6 Signs of Low Humidity in Your Home (and How to Fix It)

by Michael Franco
Vapor from humidifier in front of window

We spend a significant amount of time indoors, so the quality of our indoor environment is an important factor in our overall well-being.

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Humidity, or the lack thereof, can play a crucial role in maintaining a comfortable, healthy living space.

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What Does It Mean to Have Low Humidity?

Humidity, often expressed as relative humidity, is a measure of the amount of moisture present in the air versus the maximum it could hold at any given temperature. Low humidity indicates that the air is relatively dry, containing less moisture than is considered ideal for our comfort and health.

Low humidity in the home is primarily caused by environmental factors and household activities that reduce moisture levels in the air. During the winter, heating systems, such as furnaces and radiators, tend to dry out indoor air. Additionally, cold air has a lower moisture-holding capacity, so when the weather turns cold outside, the relative humidity can drop.

How Do You Know When the Humidity in Your Home Is Low?

Identifying and correcting low humidity in the home is crucial. Here are some signs to watch out for that indicate the moisture levels inside your home are too low:

  • Cracked Lips and Dry Mouth: Insufficient moisture in the air can lead to dry lips and a parched mouth. This can be noticeable when you wake up in the morning.
  • Damaged Wood: If the wood floors, cabinets, counters, furniture or trim in your home are starting to crack, it could be a sign that the humidity levels are too low.
  • Worsened Allergies: Low humidity can exacerbate allergy symptoms because dry air irritates the respiratory system, making you more susceptible to allergies.
  • Difficulty Sleeping: Dry air can cause disrupted sleep patterns and potential respiratory issues, especially for individuals prone to snoring.
  • Electronics Malfunctions: Electronic devices can be sensitive to extreme conditions. Low humidity can lead to static electricity buildup, potentially damaging electronic components and reducing their lifespan.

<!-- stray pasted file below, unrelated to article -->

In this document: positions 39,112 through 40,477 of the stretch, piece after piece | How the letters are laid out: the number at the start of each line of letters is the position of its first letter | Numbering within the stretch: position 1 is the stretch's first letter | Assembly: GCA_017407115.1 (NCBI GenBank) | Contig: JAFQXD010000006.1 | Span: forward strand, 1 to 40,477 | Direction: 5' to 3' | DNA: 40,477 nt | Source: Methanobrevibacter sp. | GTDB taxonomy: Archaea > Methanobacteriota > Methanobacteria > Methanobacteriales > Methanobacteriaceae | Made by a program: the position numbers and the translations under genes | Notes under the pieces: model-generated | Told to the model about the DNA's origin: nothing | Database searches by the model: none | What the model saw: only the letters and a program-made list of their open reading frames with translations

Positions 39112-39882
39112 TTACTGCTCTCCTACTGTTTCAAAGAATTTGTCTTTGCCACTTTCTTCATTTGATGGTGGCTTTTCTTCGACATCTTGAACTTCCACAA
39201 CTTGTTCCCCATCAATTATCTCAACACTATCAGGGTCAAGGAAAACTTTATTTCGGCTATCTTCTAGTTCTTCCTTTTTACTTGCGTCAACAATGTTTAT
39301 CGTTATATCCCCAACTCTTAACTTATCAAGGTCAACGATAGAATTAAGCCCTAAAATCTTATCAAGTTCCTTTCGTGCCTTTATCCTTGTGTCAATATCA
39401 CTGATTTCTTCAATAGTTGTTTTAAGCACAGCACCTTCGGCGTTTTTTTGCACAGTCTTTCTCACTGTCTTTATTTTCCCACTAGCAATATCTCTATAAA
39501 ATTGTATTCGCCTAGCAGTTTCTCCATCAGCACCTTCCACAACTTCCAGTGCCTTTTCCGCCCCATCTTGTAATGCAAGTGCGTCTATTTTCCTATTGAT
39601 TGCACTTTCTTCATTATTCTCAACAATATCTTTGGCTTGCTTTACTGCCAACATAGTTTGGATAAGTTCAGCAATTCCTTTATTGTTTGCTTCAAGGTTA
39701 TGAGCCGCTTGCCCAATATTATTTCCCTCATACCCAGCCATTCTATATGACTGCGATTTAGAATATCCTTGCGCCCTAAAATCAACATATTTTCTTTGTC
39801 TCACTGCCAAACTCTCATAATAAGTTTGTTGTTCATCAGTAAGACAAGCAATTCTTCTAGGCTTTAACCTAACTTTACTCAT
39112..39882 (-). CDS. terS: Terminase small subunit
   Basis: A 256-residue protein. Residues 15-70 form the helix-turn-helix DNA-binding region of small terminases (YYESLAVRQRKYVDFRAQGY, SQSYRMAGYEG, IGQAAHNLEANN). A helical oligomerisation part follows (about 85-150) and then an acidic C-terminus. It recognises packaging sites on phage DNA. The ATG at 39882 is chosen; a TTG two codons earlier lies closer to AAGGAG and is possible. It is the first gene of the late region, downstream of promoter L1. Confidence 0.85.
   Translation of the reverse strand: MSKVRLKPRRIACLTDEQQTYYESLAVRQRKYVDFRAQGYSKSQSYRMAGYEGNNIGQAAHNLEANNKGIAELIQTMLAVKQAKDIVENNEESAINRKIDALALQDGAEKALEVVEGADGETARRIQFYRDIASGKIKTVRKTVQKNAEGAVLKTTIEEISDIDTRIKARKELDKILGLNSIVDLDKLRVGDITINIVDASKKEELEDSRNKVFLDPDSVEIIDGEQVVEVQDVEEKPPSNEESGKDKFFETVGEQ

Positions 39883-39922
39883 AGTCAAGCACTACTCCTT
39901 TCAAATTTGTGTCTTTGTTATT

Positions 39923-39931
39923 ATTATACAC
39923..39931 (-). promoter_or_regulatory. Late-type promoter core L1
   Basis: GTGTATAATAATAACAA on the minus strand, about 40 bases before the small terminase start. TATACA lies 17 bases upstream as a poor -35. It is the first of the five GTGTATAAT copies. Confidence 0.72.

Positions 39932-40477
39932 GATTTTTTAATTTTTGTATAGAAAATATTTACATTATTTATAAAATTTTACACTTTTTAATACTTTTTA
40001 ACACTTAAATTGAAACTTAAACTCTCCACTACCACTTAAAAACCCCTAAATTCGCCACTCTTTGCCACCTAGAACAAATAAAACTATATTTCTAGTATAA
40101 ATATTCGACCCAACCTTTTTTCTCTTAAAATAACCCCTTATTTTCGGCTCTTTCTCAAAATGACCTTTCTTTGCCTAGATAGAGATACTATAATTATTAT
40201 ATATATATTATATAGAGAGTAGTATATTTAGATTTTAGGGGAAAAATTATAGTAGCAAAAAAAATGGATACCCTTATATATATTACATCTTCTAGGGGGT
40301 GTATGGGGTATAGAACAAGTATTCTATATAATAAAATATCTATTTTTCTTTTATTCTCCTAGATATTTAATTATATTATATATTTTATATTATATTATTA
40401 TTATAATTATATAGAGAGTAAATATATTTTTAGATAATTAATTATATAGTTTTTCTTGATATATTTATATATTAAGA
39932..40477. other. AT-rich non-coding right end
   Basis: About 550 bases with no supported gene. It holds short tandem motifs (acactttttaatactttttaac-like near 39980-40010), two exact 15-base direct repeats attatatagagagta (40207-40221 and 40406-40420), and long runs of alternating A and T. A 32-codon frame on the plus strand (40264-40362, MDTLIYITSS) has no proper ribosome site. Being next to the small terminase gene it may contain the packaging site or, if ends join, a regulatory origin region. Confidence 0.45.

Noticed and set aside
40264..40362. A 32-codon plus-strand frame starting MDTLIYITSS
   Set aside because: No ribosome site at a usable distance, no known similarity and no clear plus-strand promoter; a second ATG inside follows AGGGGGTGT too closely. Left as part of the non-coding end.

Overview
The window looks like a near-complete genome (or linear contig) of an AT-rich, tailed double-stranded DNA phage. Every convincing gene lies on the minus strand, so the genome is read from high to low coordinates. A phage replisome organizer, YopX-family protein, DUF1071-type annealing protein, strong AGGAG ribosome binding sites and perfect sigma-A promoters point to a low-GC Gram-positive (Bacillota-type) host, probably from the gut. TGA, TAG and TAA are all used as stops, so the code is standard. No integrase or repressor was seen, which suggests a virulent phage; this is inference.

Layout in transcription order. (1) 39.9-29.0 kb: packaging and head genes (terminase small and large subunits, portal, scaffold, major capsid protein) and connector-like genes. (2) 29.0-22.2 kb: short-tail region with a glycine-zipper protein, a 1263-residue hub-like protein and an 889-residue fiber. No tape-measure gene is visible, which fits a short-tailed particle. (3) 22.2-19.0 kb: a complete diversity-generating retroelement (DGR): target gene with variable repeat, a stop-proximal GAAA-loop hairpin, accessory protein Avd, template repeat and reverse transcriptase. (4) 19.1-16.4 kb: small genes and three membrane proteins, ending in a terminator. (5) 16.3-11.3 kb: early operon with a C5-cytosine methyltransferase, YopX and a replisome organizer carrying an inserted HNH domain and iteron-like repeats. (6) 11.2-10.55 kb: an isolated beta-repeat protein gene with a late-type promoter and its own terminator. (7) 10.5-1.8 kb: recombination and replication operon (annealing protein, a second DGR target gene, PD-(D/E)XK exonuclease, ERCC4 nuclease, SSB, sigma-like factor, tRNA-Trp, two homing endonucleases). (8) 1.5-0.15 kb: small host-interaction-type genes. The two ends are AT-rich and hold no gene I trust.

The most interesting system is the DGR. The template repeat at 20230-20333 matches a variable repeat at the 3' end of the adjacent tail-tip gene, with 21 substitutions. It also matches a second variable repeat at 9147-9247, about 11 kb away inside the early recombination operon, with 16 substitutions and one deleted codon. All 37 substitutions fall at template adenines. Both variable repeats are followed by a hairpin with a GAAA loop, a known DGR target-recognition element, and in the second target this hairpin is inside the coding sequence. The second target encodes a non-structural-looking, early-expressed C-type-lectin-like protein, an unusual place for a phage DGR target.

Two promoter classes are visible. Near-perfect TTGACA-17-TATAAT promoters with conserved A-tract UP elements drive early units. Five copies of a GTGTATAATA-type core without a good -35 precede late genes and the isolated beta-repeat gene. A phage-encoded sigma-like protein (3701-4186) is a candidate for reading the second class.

• Aggravated Asthma Symptoms: Individuals with asthma may experience worsened symptoms in low humidity conditions (as dry air can irritate the airways and trigger asthma attacks).
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What to Do if There’s Low Humidity in Your Home

Get a Humidifier

A surefire way to increase your home's humidity level is by purchasing either a whole-house or portable humidifier. These appliances introduce acceptable levels of moisture into the air and operate either on a schedule or according to the humidity level you choose. In general, experts recommend keeping the humidity in your home between 40% and 60%.

For portable humidifiers, you need to consider the various types, such as evaporative, ultrasonic, steam vaporizers and impeller models. Each comes with advantages and considerations. When choosing a size, match it to the dimensions of the room, with smaller units suitable for bedrooms and larger ones for more open living spaces.

Selecting a whole-house humidifier involves a better understanding of the overall humidity needs of your home. Learn about different types, including bypass, fan-powered and steam humidifiers, considering your existing HVAC system and installations. It might be best to consult with HVAC professionals to ensure the system's capacity aligns with the entire home's square footage.

Additional Measures

If you don't think a humidifier is right for you, here are a few other tips to help increase the humidity levels in your home:

  • Use houseplants: Introducing houseplants can help increase humidity levels as plants release moisture through a process known as transpiration.
  • Dry clothes indoors: Hang wet clothes indoors to dry. As the water evaporates from the clothes, it contributes to the moisture content in the air.
  • Seal air leaks: Air leaks can contribute to humidity loss. Seal gaps around windows and doors to prevent the infiltration of dry outdoor air.
  • Boil water: Boiling water on the stove is a quick way to introduce moisture into the air. Add herbs or essential oils to add a soothing aroma.
  • Humidify with wet towels: Hang damp towels indoors. As they dry, they release moisture, increasing humidity in the surrounding area.
  • Use bowls of water: Place bowls of water around the home. As the water evaporates, it can increase the air humidity level. If you have radiator covers, you can place these bowls on top to speed up the evaporation process. (Be sure that the bowls are heat-safe.)

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Recognizing the signs of low humidity and taking proactive measures to address and sustain healthy moisture levels in your home is the first step. By implementing these tips, you can help create a more enjoyable living space and ensure a balanced indoor environment throughout the year.

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